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Women’s minister pushing positive parenting toolkits

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Women’s affairs minister Ing Kantha Phavi speaks at a meeting in February. WOMEN AFFAIRS MINISTRY

Women’s minister pushing positive parenting toolkits

Minister of Women’s Affairs Ing Kantha Phavi virtually launched three different toolkits on positive parenting to promote positive child education through increased knowledge and skills and access to appropriate and timely parenting support.

According to a joint press release seen by The Post, the toolkits – developed by the ministry with support from relevant institutions and development partners – mark another milestone in the government’s ongoing efforts to end physical punishment, exploitation and neglect of children in Cambodia.

It said the ministry was committed to continuing to implement and expand its positive parenting programme to ensure that children remain safe in their homes, develop well physically and mentally, and fulfil their human resource potential as adults.

“I encourage all relevant ministries, organisations and stakeholders to continue to invest in children and this programme in order to contribute to the development of potential human resources and the achievement of sustainable development goals,” Kantha Phavi said in the press release.

“In line with our role and commitment in developing and strengthening a protective environment for children, ChildFund Cambodia – in collaboration with the ministry and partner organisations – have developed and rolled out toolkits on positive parenting,” said ChildFund country representative Prashant Verma.

He said the toolkits were an important mechanism for developing the knowledge and practice of parents and caregivers to create a protective environment for children at home. The formal integration of these tools into the government’s existing child protection measures will help expand their impact.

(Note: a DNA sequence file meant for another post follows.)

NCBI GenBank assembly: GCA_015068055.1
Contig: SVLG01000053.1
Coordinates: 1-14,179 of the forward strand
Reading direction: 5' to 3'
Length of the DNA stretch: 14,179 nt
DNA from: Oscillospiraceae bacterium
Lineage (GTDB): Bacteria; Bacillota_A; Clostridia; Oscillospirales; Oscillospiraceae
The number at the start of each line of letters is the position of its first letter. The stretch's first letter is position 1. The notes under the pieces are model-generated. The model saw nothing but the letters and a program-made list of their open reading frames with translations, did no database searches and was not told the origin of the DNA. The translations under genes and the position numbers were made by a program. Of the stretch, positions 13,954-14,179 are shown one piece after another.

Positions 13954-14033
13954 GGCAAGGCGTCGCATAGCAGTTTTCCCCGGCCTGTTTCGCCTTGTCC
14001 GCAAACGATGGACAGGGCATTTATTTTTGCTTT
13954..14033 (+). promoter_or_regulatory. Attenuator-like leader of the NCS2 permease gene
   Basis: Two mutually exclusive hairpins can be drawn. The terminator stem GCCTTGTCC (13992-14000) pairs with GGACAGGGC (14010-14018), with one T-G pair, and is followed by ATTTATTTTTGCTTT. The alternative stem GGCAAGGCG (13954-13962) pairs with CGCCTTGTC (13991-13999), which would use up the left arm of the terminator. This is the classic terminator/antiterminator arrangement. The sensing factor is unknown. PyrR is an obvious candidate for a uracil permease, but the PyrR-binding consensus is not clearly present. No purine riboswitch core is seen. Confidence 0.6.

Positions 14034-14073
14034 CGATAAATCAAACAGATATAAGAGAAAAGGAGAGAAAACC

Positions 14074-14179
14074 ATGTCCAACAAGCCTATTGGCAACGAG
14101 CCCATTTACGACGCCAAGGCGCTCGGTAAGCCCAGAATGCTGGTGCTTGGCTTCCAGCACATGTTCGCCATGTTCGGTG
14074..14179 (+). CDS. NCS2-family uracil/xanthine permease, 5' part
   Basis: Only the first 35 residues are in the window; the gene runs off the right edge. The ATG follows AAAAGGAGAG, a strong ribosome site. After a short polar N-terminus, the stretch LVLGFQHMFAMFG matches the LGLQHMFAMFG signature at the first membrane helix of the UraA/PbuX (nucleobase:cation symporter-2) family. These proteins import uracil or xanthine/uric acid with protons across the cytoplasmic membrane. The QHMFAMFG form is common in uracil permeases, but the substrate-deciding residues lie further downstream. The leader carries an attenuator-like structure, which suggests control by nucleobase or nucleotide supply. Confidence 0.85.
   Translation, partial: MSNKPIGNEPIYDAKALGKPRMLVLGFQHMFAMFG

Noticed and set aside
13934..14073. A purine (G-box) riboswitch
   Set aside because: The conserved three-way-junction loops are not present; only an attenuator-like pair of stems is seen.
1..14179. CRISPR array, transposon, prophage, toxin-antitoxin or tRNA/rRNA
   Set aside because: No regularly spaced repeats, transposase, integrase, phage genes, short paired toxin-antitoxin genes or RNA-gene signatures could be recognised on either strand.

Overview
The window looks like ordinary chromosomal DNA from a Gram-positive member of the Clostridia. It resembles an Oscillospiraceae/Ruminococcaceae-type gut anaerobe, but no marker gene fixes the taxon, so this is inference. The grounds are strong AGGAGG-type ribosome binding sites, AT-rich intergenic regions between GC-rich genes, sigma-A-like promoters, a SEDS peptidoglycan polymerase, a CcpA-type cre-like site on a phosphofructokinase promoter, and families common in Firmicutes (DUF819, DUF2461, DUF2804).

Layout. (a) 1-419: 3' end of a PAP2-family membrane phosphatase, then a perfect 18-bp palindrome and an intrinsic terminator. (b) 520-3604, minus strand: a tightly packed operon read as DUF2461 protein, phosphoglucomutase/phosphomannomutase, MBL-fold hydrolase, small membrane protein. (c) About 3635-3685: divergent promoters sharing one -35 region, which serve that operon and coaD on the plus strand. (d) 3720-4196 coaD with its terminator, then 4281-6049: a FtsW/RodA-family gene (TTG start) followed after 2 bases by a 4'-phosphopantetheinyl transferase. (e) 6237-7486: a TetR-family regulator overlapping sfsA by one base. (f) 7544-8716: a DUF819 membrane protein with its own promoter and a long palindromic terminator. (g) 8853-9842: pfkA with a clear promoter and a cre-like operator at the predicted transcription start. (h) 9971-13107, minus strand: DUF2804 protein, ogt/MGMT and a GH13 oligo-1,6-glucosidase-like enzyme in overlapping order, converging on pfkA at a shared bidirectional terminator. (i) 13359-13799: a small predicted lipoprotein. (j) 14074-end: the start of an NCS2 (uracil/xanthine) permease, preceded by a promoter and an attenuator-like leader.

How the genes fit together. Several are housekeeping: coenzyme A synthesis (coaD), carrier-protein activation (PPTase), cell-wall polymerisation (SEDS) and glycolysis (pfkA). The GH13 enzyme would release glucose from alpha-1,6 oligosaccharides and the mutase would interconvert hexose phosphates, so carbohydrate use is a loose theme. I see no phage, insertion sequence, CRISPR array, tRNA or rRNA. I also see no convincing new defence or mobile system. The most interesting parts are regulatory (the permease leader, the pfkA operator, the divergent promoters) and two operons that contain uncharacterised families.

Verma added that children grew up at home and have close relationships with their parents, so it was important for parents to understand their roles and responsibilities. It was also crucial that they understand the importance of a protective environment for children at home and in the community.

According to a survey conducted by the women’s ministry and the Ministry of Social Affairs, Veterans and Youth Rehabilitation, more than 50 per cent of Cambodian children have experienced psychological violence, 25 per cent have experienced mental violence, and five per cent have been sexually abused by family members.

“This has a powerful and profound impact on children’s lives and hopes for the future, as well as on their families, communities and society at large. Covid-19 further compounded this situation as the risk of violence against children increased due to loss of income and livelihoods,” the press release added.

In response to the research findings, UNICEF, ChildFund, and Save the Children collaborated with the women’s ministry to develop a five-year strategic plan on positive parenting 2017-2021. The three toolkits are guided by this strategic plan and aim to further its implementation.

The press release added that the guidance and resources provided by these toolkits aimed to create a safe, gender-equitable, and non-violent family environment in which children can communicate effectively with their parents or guardians, grow up feeling safe and become successful members of society.

UNICEF, ChildFund and Save the Children provided technical and financial support to the ministry and development partners to implement and roll out these toolkits. Through the utilisation of the level 1 and 2 toolkits, this support has already benefited over 90,000 parents and caregivers.

This month’s launch of the level 3 toolkit will enable additional specialised support for the most vulnerable children and their families.

The toolkits are designed to build knowledge and skills for parents about their responsibilities to their children, including child development, positive discipline, child rights and child protection, the wellbeing of parents, and family communications, as well as to teach children about self-reflection, potential adult tricks, and how to seek help.

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